“For us, it was not about selling more tacos or burritos or enchiladas, or making more money to have  a bigger house or a newer car,” Rojas confides. “It’s always been more about the look on someone’s face when they come and tell me about their first trip to the restaurant and order their usual meal or when they bring their grandkids in after church to pass along the tradition.”
In 2013, at 79, Manuel finally took his leave. His passing was accompanied by a mass outpouring of sympathy and widespread acknowledgement for his many contributions to the East Side as both a revered role model and a fundraiser for countless worthy causes. The line for the public rosary, says Rojas, was about two blocks long.
“I didn’t cry,” she says. Instead, she waited stoically as mourners and well-wishers came to offer condolences. “I must have stood there for about two hours.” For her, it is enough to hear an elderly African American gentleman say upon a recent visit that her father had just spoken to him and insisted he visit the restaurant immediately or to share her own birthday celebration as she did this summer with “Mama,” an Asian woman who was born exactly 43-years ahead of her. “She turned 100 on July 1st, the same day I was turned 57!” she exclaims in disbelief.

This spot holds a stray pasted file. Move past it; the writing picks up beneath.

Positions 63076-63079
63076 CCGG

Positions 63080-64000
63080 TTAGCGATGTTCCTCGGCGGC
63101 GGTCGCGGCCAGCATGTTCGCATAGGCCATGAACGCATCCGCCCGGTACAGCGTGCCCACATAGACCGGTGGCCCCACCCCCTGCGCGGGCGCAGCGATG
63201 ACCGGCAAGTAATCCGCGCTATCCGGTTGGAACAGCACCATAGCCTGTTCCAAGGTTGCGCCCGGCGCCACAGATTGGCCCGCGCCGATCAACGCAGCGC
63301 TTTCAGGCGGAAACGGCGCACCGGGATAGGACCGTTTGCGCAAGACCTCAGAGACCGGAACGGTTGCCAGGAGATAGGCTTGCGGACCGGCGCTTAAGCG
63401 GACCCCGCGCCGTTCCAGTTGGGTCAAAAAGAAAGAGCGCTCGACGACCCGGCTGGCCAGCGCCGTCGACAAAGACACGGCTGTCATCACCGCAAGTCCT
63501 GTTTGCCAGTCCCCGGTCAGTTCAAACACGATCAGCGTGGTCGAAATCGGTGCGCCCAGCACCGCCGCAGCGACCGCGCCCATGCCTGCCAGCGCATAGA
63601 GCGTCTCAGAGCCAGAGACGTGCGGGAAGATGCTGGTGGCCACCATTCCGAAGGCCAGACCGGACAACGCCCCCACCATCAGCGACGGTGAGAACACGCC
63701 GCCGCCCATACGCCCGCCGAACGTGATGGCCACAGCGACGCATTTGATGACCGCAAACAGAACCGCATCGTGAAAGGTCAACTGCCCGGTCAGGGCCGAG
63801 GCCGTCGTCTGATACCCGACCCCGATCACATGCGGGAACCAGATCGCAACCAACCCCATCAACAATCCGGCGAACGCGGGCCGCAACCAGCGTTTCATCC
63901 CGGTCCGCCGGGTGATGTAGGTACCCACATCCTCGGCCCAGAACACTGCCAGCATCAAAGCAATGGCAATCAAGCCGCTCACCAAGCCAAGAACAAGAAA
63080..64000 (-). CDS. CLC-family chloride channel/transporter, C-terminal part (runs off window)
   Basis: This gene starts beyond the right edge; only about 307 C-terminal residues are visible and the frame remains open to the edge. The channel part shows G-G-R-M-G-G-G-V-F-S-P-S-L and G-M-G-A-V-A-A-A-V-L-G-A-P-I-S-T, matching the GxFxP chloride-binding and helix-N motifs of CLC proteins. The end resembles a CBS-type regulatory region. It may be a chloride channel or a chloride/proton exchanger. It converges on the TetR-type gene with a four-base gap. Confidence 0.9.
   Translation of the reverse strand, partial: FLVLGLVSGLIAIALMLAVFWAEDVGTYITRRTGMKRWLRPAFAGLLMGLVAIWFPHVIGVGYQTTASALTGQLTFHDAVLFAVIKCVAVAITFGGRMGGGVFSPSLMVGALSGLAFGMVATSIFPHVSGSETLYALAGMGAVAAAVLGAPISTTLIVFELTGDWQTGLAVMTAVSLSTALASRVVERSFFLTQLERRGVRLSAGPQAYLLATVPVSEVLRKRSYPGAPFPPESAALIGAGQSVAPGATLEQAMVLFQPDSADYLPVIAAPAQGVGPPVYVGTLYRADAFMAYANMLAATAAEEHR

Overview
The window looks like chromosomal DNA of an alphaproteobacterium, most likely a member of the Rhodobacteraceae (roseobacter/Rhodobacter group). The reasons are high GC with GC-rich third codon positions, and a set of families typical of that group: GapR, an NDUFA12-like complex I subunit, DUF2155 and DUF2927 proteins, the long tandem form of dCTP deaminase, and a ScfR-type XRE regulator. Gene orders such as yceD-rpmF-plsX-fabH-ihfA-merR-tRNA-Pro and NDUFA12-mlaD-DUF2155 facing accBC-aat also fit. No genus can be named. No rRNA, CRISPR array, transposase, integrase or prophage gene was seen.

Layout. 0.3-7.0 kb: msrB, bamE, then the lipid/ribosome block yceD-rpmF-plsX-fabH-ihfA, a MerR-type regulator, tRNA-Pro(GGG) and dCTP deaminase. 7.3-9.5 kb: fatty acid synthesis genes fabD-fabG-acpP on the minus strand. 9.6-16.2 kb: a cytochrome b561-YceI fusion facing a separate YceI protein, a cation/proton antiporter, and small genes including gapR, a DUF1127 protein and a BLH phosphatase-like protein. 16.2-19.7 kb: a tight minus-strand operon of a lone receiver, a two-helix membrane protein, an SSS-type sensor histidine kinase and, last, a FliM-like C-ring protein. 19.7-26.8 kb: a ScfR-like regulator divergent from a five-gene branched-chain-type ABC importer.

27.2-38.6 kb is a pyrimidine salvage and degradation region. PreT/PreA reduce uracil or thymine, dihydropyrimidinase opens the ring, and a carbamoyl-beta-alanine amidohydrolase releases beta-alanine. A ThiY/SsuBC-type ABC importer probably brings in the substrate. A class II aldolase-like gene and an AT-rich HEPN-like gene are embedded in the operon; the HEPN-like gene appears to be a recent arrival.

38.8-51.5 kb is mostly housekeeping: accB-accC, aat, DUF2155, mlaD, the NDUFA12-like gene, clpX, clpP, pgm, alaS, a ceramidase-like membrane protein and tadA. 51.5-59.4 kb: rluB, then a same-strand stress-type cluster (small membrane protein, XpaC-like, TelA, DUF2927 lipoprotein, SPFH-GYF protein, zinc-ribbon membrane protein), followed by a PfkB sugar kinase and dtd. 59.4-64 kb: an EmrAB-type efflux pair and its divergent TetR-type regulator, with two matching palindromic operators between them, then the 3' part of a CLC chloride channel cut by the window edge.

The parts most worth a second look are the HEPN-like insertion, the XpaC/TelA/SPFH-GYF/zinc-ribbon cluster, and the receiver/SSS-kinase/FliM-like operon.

She and her colleagues on Evergreen Ave. are no longer associated with the relative brought on board a short five years before her father’s death or his recent efforts to dilute the company brand with an independently-owned and operated expansion. She worries that, without oversight and at least some legal protection, her father, his life and  his legacy will get turned into a franchise-style, amusement park carnival ride complete with cartoon caricatures and stereotypes.
She is content to keep the El Tepeyac vision and mission as close to the ground and authentic as she can. She knows how much her father’s dream was tied directly to the heartbeat of Boyle Heights, a rhythm evident in his step as he darted from table to counter to table pouring those secret shots of tequila for his guests as they waited for their plates.
Despite his slight stature, Elena Rojas says, her dad left a mighty footprint. She is doing her best, she says, to follow in his steps as the kind of business owner who is more concerned with people than the profit vs. loss figure at the end of a column or a bank statement
“He left us some really big shoes to fill,” she says. “That’s the bottom line.”